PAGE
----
- The European Commission has today published the results of its evaluation of the 2016 EU deep-sea fisheries Regulation, concluding that the Regulation is ‘fit for purpose’ but nonetheless highlighting the lack of progress in closing areas to bottom fishing to protect deep-sea corals and other vulnerable marine species and ecosystems where they are known or likely to occur in EU waters
- The Commission and EU member States must now and without further delay, fully and urgently implement this key obligation of the Regulation
The EU deep-sea fisheries Regulation, adopted in 2016 after several years of intensive negotiation, bans bottom trawling below 800 metres in EU waters. It also requires the closure of areas of the deep-sea below 400 metres to bottom contact fishing, particularly bottom trawl fishing, where vulnerable marine ecosystems (VMEs) such as deep-sea coral, sponge and other biologically diverse ecosystems are known or likely to occur. These areas include underwater mountains or ‘seamounts’ which are recognized as biodiversity hotspots and around which some species of fish congregate to spawn or feed.
Although no official reports by member States are available, it appears from the evaluation that the ban on bottom trawling below 800 metres is being complied with and contributes to the conservation of some deep-sea fish stocks. However, no progress on the closure of VME areas below 400 metres to bottom fishing has been made to-date in spite of the fact that the Regulation required these closures be put into place at the start of 2018. The results of the evaluation published today highlight the urgent need for implementation of this crucial provision of the Regulation.
The Commission’s evaluation followed an online public survey of the Regulation last year in which the overwhelming majority of respondents support the ban on bottom trawling below 800 metres and stated that VMEs should be protected and more restrictions on bottom trawling should be put into place.
Earlier this year, the International Council for the Exploration of the Sea (ICES) published its scientific advice on areas where VMEs are known or likely to occur and should be closed to bottom trawl fishing. The advice, however, contains a number of options, some affording much less protection than others. The Commission and EU member States are now required to act on the advice and consider the ICES options. The Deep Sea Conservation Coalition (DSCC) is urging the European Commission and Member States to support the options that best protect deep-sea ecosystems in EU waters.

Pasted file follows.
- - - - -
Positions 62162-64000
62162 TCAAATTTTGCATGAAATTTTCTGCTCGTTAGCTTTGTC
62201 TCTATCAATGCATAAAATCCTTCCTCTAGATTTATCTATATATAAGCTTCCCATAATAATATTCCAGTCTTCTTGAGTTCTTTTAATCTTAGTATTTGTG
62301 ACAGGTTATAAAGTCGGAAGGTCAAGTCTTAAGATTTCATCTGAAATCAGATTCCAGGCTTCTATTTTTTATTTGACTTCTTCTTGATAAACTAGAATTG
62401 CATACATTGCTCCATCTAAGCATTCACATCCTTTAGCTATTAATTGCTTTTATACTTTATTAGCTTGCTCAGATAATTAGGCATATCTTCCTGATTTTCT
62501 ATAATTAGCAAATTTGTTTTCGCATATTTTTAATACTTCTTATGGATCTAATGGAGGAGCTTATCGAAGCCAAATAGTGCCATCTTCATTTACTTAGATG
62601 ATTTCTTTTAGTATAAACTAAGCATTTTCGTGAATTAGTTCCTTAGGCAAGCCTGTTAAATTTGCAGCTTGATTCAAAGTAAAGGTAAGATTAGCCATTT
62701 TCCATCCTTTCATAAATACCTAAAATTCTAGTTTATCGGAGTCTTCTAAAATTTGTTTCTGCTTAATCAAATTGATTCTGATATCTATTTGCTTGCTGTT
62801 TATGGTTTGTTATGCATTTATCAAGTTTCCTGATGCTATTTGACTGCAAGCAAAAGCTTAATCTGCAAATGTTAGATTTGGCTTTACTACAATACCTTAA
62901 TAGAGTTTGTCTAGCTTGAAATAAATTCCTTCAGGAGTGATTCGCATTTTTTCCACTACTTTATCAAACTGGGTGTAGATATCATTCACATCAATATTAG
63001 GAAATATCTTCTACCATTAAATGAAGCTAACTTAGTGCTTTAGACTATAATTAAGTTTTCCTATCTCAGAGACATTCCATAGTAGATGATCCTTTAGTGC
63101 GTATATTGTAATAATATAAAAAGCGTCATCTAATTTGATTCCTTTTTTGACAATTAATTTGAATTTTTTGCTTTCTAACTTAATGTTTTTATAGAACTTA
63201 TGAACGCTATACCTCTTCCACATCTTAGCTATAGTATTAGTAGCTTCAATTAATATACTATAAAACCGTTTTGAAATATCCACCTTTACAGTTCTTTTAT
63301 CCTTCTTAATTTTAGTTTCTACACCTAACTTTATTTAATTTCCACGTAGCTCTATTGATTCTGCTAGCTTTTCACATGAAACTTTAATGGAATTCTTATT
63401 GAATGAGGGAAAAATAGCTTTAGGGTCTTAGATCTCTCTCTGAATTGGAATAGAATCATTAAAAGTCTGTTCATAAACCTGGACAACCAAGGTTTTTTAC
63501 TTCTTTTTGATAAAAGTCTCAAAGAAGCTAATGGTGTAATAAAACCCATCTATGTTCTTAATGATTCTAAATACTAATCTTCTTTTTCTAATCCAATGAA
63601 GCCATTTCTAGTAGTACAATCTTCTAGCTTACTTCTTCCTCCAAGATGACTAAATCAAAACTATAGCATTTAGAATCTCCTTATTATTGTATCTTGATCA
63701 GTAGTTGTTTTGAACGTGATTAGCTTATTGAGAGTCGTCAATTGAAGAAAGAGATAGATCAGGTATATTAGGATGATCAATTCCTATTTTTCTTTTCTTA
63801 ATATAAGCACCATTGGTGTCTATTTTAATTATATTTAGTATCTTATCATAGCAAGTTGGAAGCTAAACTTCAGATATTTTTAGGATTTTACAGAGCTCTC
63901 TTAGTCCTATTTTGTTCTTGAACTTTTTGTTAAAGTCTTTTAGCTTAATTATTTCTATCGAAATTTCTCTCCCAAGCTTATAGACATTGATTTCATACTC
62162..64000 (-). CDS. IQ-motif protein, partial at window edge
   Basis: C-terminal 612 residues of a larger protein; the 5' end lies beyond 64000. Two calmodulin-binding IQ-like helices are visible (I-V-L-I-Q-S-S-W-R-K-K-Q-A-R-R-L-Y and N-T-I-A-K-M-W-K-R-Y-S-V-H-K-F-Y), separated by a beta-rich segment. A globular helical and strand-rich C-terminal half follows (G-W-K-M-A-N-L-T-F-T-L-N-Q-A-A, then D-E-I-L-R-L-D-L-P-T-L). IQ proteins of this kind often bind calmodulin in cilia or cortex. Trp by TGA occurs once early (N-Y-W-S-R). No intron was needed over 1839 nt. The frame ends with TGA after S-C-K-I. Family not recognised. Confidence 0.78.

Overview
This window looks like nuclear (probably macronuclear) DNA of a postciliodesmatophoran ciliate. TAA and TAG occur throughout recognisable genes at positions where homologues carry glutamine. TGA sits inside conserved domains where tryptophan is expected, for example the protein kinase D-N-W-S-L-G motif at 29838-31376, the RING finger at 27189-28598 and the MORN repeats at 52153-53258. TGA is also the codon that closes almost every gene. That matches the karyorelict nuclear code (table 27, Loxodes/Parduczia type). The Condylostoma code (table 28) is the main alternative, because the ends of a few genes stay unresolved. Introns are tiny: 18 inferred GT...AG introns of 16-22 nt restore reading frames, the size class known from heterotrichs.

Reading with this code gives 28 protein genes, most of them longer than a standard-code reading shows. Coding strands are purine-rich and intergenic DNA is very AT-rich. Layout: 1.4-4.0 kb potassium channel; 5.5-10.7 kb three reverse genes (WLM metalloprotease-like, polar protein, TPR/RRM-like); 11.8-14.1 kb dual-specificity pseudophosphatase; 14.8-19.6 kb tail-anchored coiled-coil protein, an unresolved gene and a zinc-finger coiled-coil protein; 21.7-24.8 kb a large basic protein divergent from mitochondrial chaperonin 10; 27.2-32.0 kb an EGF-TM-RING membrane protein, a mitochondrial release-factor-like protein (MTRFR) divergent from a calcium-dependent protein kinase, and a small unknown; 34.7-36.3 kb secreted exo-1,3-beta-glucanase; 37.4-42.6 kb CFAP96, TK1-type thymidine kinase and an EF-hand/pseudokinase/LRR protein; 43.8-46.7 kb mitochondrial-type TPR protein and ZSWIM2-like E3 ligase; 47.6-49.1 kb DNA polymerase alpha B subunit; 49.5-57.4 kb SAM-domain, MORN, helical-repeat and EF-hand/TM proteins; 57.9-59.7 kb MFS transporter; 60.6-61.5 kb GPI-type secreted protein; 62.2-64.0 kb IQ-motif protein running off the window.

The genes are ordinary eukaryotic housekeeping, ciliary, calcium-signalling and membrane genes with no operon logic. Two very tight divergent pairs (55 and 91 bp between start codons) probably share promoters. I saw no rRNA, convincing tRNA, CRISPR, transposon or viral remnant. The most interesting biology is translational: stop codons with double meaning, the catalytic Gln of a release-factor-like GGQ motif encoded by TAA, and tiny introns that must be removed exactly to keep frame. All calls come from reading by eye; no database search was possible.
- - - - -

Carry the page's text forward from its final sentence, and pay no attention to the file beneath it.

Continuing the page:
“The European Commission and member States have consistently committed to halting and reversing biodiversity loss. This is a perfect opportunity to take a significant step forward in putting words into action and protecting deep-sea ecosystems to benefit both biodiversity and to combat climate change” commented Matthew Gianni, DSCC co-founder.
Ursula von der Leyen and the Heads of State of all member States recently signed the Leaders Pledge for Nature to halt and reverse biodiversity loss by 2030 during the UN Biodiversity Summit in September 2020. The UN Decade on Ecosystem Restoration kicks off this year, further reinforcing the commitments made by the EU to protect vulnerable marine ecosystems from the impact of destructive deep-sea bottom trawling. The closures would also help preserve the seabed’s ability to store carbon in sediments in the deep sea, an important ecosystem service highlighted in a study published last month in Nature.
“We urge EU Fisheries Ministers to support the most ambitious approach to the protection of these biodiversity hotspots in the deep and take the implementation of the EU deep-sea fisheries Regulation seriously.” said Monica Verbeek, Executive Director at Seas At Risk.
The Commission is now expected to publish its formal proposal (an Implementing Act) later this year for the VME areas closures to bottom trawl fishing. The Implementing Act has then to be endorsed by EU member States.
Who we are
The Deep Sea Conservation Coalition (DSCC) is an international coalition of 100+ organizations that aims to safeguard the long-term health of our ocean by addressing the greatest threats it faces.
Seas At Risk is an umbrella organisation of environmental NGOs from across Europe that promotes ambitious policies for marine protection at European and international level.
Interviews available with Matthew Gianni, Co-founder, Political and Policy Advisor, Deep Sea Conservation Coalition +31 646 16 88 99